Aciclovir prophylaxis may be considered in patients with fre-quent HSV recurrence and patients reporting VZV exposure whoare not eligible for immunoglobulin prophylaxis (see below).Analgesia and emollients are useful for relieving the pain anditch of the rash.
Valaciclovir and famciclovir are oral prodrugs of aciclovirand penciclovir respectively that have improved bioavailability.
Often used in immunocompromised patients, they may also bebeneficial in patients with recurrent HSV infection that is poorlycontrolled by oral aciclovir.
In chickenpox oral aciclovir started within 24 hours of rashonset may reduce the duration and severity of symptoms. Oralaciclovir therapy for shingles reduces the risk of subsequentpostherpetic neuralgia if started with 72 hours of rash onset,
Viral skin infections l DRUG REVIEW n
Prescriber 5 February 2014 z 19prescriber.co.uk
Figure 5. Decision pathway for use of varicella zoster immune globulin; aneonates are at risk if the mother is nonimmune or the infant is pre-mature or low birth weight. It is usually preferable to test a maternal blood sample. If the mother has varicella the infant should receive VZIGwithout delay; serological testing is not required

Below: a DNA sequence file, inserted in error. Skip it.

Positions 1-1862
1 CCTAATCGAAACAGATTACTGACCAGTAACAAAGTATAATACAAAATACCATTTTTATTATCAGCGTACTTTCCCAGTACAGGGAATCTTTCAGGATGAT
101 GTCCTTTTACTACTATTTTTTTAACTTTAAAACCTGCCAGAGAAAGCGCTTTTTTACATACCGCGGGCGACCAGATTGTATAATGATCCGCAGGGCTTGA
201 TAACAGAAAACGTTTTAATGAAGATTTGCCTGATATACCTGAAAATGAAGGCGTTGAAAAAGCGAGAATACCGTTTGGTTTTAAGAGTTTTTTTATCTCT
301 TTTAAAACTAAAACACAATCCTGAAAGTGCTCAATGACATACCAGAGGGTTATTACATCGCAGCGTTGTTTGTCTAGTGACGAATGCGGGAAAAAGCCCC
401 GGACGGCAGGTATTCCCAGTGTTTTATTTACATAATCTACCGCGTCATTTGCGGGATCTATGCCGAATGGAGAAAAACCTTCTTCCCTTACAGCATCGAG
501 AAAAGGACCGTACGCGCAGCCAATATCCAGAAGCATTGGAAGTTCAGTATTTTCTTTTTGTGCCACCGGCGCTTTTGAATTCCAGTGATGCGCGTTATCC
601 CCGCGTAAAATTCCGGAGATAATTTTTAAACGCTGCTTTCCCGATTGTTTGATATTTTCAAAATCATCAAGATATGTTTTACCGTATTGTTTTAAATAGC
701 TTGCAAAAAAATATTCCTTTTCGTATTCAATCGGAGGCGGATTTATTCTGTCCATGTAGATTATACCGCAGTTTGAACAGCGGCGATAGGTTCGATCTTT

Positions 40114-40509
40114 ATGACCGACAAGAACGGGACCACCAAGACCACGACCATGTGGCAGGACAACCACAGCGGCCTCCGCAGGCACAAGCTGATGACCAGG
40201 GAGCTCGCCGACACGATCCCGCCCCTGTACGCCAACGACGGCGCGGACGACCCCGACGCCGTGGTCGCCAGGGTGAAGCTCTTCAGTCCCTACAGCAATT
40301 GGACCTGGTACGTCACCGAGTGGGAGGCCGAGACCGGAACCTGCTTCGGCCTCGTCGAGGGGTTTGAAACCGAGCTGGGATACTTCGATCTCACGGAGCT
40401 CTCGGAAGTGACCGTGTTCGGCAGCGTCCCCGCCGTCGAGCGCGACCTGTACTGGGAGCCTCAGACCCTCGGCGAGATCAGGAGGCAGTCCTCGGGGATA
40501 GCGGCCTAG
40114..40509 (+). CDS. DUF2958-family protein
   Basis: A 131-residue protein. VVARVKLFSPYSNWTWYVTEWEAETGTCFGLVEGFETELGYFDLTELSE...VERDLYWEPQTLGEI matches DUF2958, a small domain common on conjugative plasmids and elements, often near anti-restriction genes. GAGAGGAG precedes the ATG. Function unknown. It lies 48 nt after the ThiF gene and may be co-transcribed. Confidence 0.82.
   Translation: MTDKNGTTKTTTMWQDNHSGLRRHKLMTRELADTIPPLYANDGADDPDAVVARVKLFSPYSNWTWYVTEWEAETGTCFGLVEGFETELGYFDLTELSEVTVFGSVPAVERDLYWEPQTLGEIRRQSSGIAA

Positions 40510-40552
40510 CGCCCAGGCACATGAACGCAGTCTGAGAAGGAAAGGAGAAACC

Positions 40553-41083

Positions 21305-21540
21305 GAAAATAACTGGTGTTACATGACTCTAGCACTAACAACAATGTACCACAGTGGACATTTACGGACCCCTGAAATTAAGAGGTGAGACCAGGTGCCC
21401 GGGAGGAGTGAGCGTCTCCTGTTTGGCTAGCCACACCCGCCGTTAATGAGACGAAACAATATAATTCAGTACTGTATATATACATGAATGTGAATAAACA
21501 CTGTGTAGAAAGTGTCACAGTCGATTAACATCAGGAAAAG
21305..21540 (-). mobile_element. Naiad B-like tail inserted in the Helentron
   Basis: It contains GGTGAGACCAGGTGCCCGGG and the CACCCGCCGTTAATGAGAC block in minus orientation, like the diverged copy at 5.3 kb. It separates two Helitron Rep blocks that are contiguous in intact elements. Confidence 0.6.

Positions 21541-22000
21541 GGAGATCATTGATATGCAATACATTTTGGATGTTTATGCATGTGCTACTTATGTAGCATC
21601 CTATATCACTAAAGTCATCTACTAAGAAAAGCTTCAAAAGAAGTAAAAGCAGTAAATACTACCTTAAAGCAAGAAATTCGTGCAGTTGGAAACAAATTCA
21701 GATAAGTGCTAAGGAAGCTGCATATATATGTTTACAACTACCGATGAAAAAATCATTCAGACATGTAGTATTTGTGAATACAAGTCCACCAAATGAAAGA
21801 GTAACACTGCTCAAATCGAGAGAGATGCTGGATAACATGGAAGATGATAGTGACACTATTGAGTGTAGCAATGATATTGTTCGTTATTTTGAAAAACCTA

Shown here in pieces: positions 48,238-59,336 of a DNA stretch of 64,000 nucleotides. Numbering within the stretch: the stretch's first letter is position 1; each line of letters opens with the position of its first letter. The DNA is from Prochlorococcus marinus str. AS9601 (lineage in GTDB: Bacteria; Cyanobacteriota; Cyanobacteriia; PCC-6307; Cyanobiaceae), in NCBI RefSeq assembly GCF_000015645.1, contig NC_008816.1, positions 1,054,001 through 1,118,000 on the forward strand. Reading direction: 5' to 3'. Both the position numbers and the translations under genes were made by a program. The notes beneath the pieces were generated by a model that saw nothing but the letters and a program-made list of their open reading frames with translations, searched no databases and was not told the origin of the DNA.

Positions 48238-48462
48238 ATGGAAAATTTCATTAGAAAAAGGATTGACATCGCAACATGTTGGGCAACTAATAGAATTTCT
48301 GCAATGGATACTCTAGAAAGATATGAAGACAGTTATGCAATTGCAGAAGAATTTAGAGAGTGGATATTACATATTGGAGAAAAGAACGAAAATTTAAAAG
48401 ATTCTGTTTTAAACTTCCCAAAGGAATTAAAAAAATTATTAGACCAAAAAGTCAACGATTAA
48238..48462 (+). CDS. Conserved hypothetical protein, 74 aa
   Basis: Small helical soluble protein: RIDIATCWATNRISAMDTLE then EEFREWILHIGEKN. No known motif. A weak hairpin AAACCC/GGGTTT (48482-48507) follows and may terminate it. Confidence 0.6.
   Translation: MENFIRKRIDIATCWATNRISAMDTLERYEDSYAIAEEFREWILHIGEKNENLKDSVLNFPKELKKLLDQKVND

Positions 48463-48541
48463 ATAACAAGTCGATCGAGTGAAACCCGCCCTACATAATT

Patient reports significant contactwith chickenpox or shingles
History of varicella?Regard as immune unless
no, or unsure
At risk of severe varicella?(pregnant, neonate <7 days old,a
Advise of incubationperiod; consider aciclovir
prophylaxis, eg forseronegative patientswith cystic fibrosis or
other underlying disease
Test blood sample to determine varicella antibody status
Antibody positive? Regard as immune
Re-deploy to avoid patient contactfrom 8 –21 days postcontact
More than 10 days since contact?
Advise of incubation period; con-sider aciclovir prophylaxis, or treat-
ment if chickenpox rash develops (aciclovir should be used
with caution in pregnancy)Recommend VZIG prophylaxis
n DRUG REVIEW l Viral skin infections
20 z Prescriber 5 February 2014 prescriber.co.uk